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2887: San Antonio de los Alemanes, Madrid, Spain
San Antonio de los Alemanes, Madrid (exterior)
Mystery Worshipper: Quixotic Don.
The church: San Antonio de los Alemanes (St Anthony of the Germans), Madrid, Spain.
Denomination: Roman Catholic. The church is administered by La Santa, Pontificia y Real Hermandad del Refugio y Piedad (the Holy, Pontifical and Royal Brotherhood of Refuge and Mercy), a benevolent association founded in 1615 to address the frightening level of poverty that plagued Madrid at that time, particularly among refugees arriving from Portugal.
The building: A Baroque masterpiece, begun in 1624 and completed in 1660. The exterior is rather sober. The interior is elliptical under an oval dome and ablaze with frescoes, sculptures and paintings that cover the entire space. Most of the frescoes appear to be scenes from the life of St Anthony, with the good saint attended by a crowd of angels, saints and onlookers in varying poses of Baroque swoon and ecstasy. The high altar is currently being restored and is masked by a canvas cleverly painted to look like the altar and reredos, complete with altar cloths, candles and flowers. Side chapels abound. A life-size crucifix stands to the left. St Anthony, born in Lisbon but best known for his years spent in Padua, is not usually thought of as a German saint. Indeed, the church was originally called San Antonio de los Portugueses. Its name was changed in 1665 to honor the patronage of the Queen Regent Mariana of Austria, second wife of the physically deformed King Carlos II, last of the Spanish Habsburg kings.
The church: Ever since its founding, the Hermandad del Refugio (as it is known for short) has engaged in a number of charitable works. Their present day activities include providing hot meals and shelter for the homeless, a residence for seniors, a school for orphans, and other activities. Each day more people show up to be fed than can be accommodated, and so take-away sacks of pastries, fruit and milk are given to those for whom there is no room at the table. The dining room (as well as the church) is closed every August during the high point of Madrid’s torrid summer weather, but the take-away sack meal program is continued. Mass is celebrated each weekday at 7.00pm and on Sundays at 11.00am, 12.00pm and 12.45pm. Weddings, baptisms and group tours are arranged by appointment. Visitors to the church at other times are requested to give a 2€ donation toward the work of the Brotherhood.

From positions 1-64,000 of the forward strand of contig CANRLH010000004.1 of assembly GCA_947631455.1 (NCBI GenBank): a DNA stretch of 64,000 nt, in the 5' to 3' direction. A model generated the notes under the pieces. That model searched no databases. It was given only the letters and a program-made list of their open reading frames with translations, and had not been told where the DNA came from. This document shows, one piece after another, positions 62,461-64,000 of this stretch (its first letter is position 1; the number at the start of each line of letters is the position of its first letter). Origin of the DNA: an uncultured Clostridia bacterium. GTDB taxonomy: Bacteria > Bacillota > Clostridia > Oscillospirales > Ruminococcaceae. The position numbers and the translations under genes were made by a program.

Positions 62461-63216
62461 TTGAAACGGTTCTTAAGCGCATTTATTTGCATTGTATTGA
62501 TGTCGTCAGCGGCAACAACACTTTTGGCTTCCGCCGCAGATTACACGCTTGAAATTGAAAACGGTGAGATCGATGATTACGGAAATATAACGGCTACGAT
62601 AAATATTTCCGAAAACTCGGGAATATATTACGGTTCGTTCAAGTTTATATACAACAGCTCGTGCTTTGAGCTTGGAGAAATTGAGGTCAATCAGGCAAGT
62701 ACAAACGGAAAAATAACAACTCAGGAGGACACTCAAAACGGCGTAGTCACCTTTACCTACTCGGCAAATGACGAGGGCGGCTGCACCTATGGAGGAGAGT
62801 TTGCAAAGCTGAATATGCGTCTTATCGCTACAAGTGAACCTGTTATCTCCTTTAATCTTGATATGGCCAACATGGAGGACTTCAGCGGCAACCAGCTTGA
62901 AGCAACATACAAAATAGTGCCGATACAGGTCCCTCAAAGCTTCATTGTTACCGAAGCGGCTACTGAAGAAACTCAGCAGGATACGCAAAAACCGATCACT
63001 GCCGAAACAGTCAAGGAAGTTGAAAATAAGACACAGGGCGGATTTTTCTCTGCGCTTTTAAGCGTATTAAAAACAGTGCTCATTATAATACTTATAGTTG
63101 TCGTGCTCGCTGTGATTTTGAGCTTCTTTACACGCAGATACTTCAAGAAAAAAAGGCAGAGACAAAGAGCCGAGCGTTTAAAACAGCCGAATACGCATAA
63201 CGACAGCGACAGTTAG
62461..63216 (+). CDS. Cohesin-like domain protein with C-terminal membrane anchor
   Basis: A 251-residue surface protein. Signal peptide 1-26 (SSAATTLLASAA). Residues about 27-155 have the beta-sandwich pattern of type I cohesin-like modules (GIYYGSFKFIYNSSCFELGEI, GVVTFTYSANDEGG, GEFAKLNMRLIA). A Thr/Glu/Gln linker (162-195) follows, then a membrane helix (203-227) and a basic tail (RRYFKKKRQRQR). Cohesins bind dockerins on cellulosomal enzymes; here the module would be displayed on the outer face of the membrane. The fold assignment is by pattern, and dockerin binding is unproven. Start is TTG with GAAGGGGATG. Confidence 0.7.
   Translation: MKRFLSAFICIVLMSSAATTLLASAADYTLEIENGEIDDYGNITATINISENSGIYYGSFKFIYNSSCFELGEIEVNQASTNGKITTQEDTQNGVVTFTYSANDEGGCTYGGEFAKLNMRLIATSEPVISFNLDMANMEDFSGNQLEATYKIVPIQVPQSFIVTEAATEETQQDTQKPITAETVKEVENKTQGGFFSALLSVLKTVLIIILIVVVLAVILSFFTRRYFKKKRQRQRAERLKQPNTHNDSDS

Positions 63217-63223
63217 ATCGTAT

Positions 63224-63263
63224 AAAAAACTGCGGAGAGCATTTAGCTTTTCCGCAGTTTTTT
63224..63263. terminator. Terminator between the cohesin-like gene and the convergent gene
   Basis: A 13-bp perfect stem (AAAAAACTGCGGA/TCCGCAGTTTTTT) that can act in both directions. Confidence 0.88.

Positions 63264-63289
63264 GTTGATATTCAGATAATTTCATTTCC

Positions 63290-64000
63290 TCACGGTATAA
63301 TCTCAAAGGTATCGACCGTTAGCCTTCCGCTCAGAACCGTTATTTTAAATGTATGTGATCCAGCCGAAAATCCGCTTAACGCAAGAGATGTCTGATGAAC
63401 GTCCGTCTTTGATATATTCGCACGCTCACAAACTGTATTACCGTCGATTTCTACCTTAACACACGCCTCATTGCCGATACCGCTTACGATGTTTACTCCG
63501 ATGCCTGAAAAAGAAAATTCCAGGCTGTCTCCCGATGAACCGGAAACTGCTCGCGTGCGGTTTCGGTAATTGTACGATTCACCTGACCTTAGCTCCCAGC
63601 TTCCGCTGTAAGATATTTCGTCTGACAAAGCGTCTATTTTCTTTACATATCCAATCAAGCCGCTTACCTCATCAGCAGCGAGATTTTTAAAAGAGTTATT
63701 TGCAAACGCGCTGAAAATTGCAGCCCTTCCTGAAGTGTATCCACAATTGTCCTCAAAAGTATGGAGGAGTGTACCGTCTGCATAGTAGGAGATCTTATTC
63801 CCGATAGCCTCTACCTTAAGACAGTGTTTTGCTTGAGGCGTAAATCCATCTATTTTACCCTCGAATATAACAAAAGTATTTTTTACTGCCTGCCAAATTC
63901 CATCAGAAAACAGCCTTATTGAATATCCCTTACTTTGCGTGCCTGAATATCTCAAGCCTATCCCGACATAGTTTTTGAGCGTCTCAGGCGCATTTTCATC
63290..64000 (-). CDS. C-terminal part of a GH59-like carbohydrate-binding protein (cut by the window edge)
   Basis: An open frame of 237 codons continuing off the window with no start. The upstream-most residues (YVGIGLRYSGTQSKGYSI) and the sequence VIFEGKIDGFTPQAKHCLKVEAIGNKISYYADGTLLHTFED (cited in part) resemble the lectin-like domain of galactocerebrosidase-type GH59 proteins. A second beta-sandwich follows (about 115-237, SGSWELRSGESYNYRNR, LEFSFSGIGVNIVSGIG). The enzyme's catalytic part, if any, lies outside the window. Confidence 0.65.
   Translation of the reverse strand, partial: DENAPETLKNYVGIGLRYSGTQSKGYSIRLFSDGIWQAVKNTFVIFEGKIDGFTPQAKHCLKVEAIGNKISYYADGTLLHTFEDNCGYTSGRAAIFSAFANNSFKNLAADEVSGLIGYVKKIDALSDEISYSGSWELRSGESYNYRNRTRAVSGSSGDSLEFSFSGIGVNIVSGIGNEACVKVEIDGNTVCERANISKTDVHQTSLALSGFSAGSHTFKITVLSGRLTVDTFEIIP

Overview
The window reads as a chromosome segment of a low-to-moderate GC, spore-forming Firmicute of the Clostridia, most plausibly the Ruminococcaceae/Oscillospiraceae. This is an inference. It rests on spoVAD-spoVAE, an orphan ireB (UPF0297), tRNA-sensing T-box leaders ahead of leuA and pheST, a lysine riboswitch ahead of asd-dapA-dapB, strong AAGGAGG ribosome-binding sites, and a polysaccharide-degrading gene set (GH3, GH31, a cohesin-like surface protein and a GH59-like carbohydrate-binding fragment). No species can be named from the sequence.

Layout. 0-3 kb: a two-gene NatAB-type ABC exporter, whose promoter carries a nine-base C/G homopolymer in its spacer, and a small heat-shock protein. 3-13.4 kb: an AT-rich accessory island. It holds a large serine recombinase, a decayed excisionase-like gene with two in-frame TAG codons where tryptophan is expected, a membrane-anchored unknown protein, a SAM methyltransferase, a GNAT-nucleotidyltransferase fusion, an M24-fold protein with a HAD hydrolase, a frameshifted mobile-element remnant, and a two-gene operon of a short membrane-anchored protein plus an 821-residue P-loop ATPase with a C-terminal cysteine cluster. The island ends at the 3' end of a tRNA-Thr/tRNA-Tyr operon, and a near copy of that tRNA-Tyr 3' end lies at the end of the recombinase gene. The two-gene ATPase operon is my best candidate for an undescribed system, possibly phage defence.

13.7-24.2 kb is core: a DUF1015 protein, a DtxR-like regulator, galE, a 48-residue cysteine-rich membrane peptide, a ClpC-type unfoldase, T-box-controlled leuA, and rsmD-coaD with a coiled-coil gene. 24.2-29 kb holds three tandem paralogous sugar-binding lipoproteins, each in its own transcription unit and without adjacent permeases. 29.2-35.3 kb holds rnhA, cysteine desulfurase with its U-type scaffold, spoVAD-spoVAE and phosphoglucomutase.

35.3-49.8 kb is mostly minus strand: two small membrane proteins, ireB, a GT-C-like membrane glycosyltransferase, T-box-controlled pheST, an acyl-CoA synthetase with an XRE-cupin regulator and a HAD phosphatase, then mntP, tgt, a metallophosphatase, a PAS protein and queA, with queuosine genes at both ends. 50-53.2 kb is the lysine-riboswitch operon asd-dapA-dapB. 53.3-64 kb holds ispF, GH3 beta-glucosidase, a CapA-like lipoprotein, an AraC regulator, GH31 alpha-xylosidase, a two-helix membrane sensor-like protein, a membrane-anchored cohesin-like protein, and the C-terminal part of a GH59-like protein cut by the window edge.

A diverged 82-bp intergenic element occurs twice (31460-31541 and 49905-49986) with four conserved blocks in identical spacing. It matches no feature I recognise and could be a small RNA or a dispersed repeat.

The neighbourhood: The church is located in central Madrid at the corner of Calle de la Puebla and Corredera Baja de San Pablo, a short walk from the Gran Vía (Madrid’s most famous street) and the nearest Metro station at Callao. It’s a rather seedy neighborhood, if truth be told.
The cast: The Revd Javier Repullez. Lay readers, the sacristan (who, dressed in street clothes, assisted the priest in making his chalice but did not remain in the sanctuary otherwise), eucharist ministers and the organist were not named.
The date & time: Sunday, 12 July 2015, 12.45pm.

What was the name of the service?
Misa (Mass).

How full was the building?
The church was smaller than I had been led to believe. There must have been seats for about 150, but I counted about 50 people present. Interestingly, most sat on the sides, leaving the center pews almost completely vacant.

Did anyone welcome you personally?
A man standing at the door said, “Buenos días. Pásele, por favor.” (Good morning. Come in, please.) He held out a hand, but I wasn’t sure if it was a gesture of welcome or if he was begging for change.

Was your pew comfortable?
The center pews, where I sat, were padded and comfortable. Those on the sides, where most other people sat, were neither.

How would you describe the pre-service atmosphere?
When I arrived, the earlier mass was just letting out. The organist struck up a lively rendition of Bach’s Little Prelude and Fugue in C Major as people left and others came in. But there was no interchange nor any conversation. After a few minutes, the organist played a fittingly Baroque sounding prelude but I didn’t recognize what it was.

What were the exact opening words of the service?
The priest, an ancient old dear with a long white beard, hobbled in as everyone stood. He spoke for about a minute or so extemporaneously, but I couldn’t make out what he was saying. Finally he settled in to the standard “En el nombre del Padre, y del Hijo, y del Espíritu Santo.”